Seed Capital: Discover the Basics

Getting seed funding is an important part of starting a business, because without it, most startups will never get off the ground. Seed capital, also known as seed money or seed funding, can be given by anyone with money to spare and an interest in helping out new entrepreneurs.

There are many different types of seed funding available for startups, but this article will focus on the two main ones: angel investing and venture capital. We’ll talk about how much you need, how long it takes to get your money, what equity percentage you should give investors when they provide seed money, why startups need seed money at all and more!

What does seed capital mean?

Seed capital is the initial capital used to start a company, before it has generated revenue or become profitable. Seed funding goes towards research and development, marketing, legal services and other costs that are necessary for launching your product or service.

Why is it called seed capital?

Seed capital comes from the idea of planting a seed, and seeing what kind of plant it grows into. When an investor gives you money to start your business, they’re expecting that you’ll be able to turn their initial investment into more than the amount they originally gave you. If this doesn’t happen within a set period (usually three years), they might take back their money and you won’t see a penny from them.

So, seed capital is the initial investment that gives your business the boost it needs to get off of the ground and turn into something successful!

Why are startups required to have seed capital?

Even though your startup idea might seem brilliant, it’s important not to underestimate how much time, money and effort goes into making a successful company. According to the Small Business Association (SBA), about half of all businesses fail within five years. For every success story there are countless other stories where companies didn’t make it.

It might seem like you can take money from your own savings or borrow some cash to get started, but seed capital is often more than just the cost of starting up. The SBA suggests that most startups need a minimum of $20,000 for things such as marketing and buying materials; not something many people have lying around in their piggy banks.

In short, you need to be able to pay for your startup costs before you can actually make any money yourself!

What are some examples of seed capital?

Seed capital can come from a variety of different places: angel investors, venture capital firms or even the government. Although there are benefits and disadvantages to each type, they all do have one thing in common; namely that you’re giving up some ownership of your company to get it off the ground.

Let’s take a look at each type of seed funding in more detail, starting with angel investors.

  • Angel Investors

Angel investors are often successful entrepreneurs who have been around the block a few times and know what they’re doing. This means that if you can get them on board early enough in your business’s life cycle, there might be some very real benefits to this arrangement (for example, it could lead to future funding or valuable connections).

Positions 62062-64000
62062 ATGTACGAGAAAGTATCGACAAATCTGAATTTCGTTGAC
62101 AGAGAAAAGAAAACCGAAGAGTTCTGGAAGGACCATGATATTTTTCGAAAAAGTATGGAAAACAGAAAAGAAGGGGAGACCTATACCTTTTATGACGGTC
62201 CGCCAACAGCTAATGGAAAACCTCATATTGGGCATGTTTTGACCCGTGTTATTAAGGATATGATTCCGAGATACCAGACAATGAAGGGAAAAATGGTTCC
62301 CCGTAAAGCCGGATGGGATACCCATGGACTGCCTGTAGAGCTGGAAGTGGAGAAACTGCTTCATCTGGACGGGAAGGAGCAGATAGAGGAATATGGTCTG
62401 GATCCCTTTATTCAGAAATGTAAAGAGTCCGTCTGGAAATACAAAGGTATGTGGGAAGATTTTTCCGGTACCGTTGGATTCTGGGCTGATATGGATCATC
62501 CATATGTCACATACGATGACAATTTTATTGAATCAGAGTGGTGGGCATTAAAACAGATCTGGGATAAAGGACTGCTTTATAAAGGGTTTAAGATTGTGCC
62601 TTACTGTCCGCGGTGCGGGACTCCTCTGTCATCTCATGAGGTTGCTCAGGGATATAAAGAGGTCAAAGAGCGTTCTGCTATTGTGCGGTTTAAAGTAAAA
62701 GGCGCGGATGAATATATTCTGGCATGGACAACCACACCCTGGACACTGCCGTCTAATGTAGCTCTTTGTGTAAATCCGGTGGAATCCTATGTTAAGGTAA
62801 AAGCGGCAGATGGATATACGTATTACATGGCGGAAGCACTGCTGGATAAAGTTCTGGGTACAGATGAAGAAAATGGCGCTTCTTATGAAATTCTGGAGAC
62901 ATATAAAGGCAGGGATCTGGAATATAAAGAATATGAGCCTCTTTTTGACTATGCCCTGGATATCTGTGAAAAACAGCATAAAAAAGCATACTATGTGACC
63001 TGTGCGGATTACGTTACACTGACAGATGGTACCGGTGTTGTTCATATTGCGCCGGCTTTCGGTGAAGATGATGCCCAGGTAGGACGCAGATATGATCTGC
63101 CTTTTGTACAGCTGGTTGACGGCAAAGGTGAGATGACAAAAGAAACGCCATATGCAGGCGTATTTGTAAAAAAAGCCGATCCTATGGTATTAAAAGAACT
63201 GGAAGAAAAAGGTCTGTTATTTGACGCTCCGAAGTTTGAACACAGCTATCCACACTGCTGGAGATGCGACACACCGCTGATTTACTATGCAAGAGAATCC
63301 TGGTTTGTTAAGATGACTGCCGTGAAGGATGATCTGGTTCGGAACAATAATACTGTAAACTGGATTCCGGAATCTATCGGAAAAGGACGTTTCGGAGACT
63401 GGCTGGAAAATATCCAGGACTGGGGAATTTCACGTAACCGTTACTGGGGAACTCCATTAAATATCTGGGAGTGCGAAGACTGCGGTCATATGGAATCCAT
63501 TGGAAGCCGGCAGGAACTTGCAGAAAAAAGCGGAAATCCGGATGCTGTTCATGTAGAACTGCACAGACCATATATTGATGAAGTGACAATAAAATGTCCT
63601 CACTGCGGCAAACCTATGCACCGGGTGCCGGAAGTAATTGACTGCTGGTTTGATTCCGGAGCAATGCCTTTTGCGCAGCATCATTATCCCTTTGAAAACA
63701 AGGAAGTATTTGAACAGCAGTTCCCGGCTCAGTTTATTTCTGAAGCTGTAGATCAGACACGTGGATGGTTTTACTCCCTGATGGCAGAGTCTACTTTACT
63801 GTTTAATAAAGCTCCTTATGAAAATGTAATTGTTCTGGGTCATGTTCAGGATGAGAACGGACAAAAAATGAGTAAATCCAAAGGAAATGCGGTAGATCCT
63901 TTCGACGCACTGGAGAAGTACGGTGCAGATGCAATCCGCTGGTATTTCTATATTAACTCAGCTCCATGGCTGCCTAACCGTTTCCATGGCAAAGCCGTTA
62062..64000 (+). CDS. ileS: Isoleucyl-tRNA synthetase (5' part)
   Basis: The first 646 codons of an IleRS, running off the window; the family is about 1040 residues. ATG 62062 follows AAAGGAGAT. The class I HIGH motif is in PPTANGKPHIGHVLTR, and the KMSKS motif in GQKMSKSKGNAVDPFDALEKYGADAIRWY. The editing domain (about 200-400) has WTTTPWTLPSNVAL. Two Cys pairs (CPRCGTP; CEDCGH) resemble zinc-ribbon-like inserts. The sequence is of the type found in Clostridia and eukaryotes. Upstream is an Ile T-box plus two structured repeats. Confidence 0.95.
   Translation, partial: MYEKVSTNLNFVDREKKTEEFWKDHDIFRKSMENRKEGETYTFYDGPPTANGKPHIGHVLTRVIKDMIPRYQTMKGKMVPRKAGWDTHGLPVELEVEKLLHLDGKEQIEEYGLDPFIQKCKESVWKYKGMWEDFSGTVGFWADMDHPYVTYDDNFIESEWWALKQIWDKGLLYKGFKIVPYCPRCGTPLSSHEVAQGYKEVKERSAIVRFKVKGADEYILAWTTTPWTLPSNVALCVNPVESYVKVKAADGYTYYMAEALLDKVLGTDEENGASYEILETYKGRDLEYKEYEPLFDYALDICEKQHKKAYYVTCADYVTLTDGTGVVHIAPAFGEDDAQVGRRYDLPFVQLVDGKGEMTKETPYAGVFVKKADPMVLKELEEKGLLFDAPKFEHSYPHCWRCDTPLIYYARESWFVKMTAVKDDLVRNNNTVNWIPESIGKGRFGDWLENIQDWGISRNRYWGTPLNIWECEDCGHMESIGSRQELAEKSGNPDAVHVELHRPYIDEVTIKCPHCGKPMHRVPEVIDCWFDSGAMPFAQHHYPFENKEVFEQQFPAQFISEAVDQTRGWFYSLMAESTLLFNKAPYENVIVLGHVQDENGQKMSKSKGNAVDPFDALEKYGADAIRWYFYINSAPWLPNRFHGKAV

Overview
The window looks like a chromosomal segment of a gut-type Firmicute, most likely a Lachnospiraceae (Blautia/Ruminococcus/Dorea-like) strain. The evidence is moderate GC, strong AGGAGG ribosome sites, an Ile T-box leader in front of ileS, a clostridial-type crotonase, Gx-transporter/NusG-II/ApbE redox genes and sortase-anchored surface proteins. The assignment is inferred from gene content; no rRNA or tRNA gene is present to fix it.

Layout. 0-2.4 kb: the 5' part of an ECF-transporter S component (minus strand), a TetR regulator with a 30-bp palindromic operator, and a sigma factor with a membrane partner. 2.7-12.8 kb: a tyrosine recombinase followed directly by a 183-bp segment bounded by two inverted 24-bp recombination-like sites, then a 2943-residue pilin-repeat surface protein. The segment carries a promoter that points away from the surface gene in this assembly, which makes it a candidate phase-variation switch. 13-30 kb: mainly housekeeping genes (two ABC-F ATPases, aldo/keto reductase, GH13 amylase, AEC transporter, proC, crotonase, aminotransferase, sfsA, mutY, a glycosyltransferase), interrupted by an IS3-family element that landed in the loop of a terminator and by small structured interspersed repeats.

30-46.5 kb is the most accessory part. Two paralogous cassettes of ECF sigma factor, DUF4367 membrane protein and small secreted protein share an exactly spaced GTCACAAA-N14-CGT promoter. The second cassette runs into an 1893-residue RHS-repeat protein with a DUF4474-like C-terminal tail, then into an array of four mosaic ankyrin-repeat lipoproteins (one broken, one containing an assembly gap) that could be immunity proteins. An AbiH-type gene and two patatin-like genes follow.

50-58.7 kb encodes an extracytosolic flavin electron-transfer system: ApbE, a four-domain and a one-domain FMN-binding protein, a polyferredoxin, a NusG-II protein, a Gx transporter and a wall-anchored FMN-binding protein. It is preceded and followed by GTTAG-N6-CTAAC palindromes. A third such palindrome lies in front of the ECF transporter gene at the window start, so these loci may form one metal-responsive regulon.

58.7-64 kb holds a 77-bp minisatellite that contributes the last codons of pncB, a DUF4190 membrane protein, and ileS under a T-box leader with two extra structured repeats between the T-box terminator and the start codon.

On the other hand, angel investors are usually looking for a lot of control over how your company is run. This may be beneficial in some cases but can also have negative consequences if you don’t feel like they’re really making enough effort and want to take more ownership yourself (for example, by hiring more employees or expanding into new markets).

  • Venture Capital

If you’re bootstrapping your business, then an initial round of venture capital is often the only way to get it off the ground. Since these investors are looking for a return on their money as quickly and efficiently as possible (and have connections in various industries), they might be a good fit for your company if you’re in a position to give up some of the equity that they demand.

On the other hand, VCs often have very specific ideas about what kind of companies and industries they want to invest their money in; this means that it can be harder for them to see your business’s potential than an angel investor. Plus, since they usually want to manage your company on their own and have a say in what you’re doing (in terms of hiring new employees or making changes), this can be both an advantage and disadvantage.

  • The Government

Although the government might seem like a strange option for seed funding, it can actually work out quite well if you know what you’re doing. In fact, there are a number of different government programs that can provide free seed money to startups in order to encourage job creation and help new companies get off the ground (for example, The U.S. Small Business Administration has an excellent guide about how entrepreneurs can find government grants).

It’s important to note that government support usually comes with a lot of strings attached. Even though you won’t have to pay anything back, the stipulations for how your company can spend its seed money could be very strict (for example, many programs want it spent on infrastructure or hiring new employees).

What is the difference between seed capital and angel investment

Seed capital is money that a startup receives from an investor in exchange for equity. This gives them the initial funds necessary to launch their company, but doesn’t give investors any say over how you run your business. In contrast, angel investment usually comes with some sort of control or oversight; this can be beneficial if you have a good relationship with your angel investor, but not everyone does.